Remind don’t “blade” your body. Which is different than having one foot a little back or forward but with the toe pointed in the same direction- I think I have a pic I can post-

    Attachments:
    You must be logged in to view attached files.

    www.jrhenterprises.com
    RMP, TC3, NODF, CRCD 6/14, CP 9/14. NODF, Land Nav, 6/15. Rifleman Challenge 9/15- Vanguard. FOFtactics 3/16, 10/16, 11/16, 6/17,11/17 CTT, 6/15, 11/16, , LRMC-1 9/17 GA Mobile CTT and DA 10/16, GA mobile DCH 3/18, HEAT1 3/18 Alum weekend 8/18, Opfor CLC 10/18, DA 11/18 CQBC 12/18

    #58963
    Profile photo of Robert
    Robert
    Participant

    OK it loaded correctly. So see the pic in above post, the toes are pointing the same general direction. This is what your looking for. The hips are loose and also directed towards the target.

    The pic above was taken for an article I did about left handed shooting, and for me, moving one foot slightly forward helps remove a lot of tension from my shooting platform. I’m spending the next couple months/half a year shooting left handed only.

    Attachments:
    You must be logged in to view attached files.

    www.jrhenterprises.com
    RMP, TC3, NODF, CRCD 6/14, CP 9/14. NODF, Land Nav, 6/15. Rifleman Challenge 9/15- Vanguard. FOFtactics 3/16, 10/16, 11/16, 6/17,11/17 CTT, 6/15, 11/16, , LRMC-1 9/17 GA Mobile CTT and DA 10/16, GA mobile DCH 3/18, HEAT1 3/18 Alum weekend 8/18, Opfor CLC 10/18, DA 11/18 CQBC 12/18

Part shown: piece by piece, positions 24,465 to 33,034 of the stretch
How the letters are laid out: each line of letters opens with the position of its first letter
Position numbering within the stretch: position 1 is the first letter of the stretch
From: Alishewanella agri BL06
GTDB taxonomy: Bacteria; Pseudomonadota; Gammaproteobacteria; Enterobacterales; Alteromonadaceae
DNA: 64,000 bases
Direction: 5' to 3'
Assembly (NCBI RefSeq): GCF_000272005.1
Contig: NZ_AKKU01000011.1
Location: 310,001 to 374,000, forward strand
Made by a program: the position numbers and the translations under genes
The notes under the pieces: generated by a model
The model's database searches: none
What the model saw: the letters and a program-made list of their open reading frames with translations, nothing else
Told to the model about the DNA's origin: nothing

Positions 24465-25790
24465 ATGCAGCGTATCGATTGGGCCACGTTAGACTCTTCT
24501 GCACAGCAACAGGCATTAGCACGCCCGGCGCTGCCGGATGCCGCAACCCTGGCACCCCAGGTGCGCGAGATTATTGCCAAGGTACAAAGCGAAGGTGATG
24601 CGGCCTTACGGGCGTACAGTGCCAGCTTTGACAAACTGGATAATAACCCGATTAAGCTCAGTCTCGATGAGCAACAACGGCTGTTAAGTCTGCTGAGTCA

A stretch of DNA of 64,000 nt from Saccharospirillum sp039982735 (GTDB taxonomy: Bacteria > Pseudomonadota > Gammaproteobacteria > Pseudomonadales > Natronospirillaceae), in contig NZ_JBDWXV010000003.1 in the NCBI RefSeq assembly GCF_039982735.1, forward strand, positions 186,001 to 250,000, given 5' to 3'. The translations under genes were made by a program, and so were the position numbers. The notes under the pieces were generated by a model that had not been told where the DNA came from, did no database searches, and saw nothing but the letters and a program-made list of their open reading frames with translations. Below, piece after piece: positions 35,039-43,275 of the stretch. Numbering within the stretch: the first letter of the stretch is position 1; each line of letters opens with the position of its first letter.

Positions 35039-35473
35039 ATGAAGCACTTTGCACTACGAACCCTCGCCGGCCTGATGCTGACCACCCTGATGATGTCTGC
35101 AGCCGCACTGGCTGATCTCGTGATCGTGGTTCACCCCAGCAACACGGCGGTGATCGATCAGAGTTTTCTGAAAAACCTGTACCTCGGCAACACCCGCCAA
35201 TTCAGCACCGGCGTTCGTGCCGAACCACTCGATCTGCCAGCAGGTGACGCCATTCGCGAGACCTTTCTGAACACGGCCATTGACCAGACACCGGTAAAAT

#58966
    Profile photo of Joe (G.W.N.S.)
    Joe (G.W.N.S.)
    Moderator

    MVT Pistoleros,

    Is this a new problem or a recently developed problem?

    I know your military, but what is your pistol experience background?

    Remember there are many who qualify Expert that still have serious issues due to the extreme variety of training quality.

    Do you have any eyesight issues?

    The answers will aid in the proper advice.

    Since this isn’t just for Abacus, but others who will read this Thread in future.

    Some will debate the exact numbers, but it takes something around a 1000 repetitions to develop ingrained muscle memory and 10000 repetitions to change that developed muscle memory. So it’s really important to get things right as soon as possible.

    #59000
    Profile photo of Abacus
    Abacus
    Participant

    My formal pistol training has been very basic and consisted of going through the block of instruction the USAF gives before qualification a few times and the old Ohio CCW course in college before I was old enough to carry. I would love to head back East for the MVT pistol class, but that is not in the cards for this cycle. I will probably get some instruction in the more local area this summer or fall though.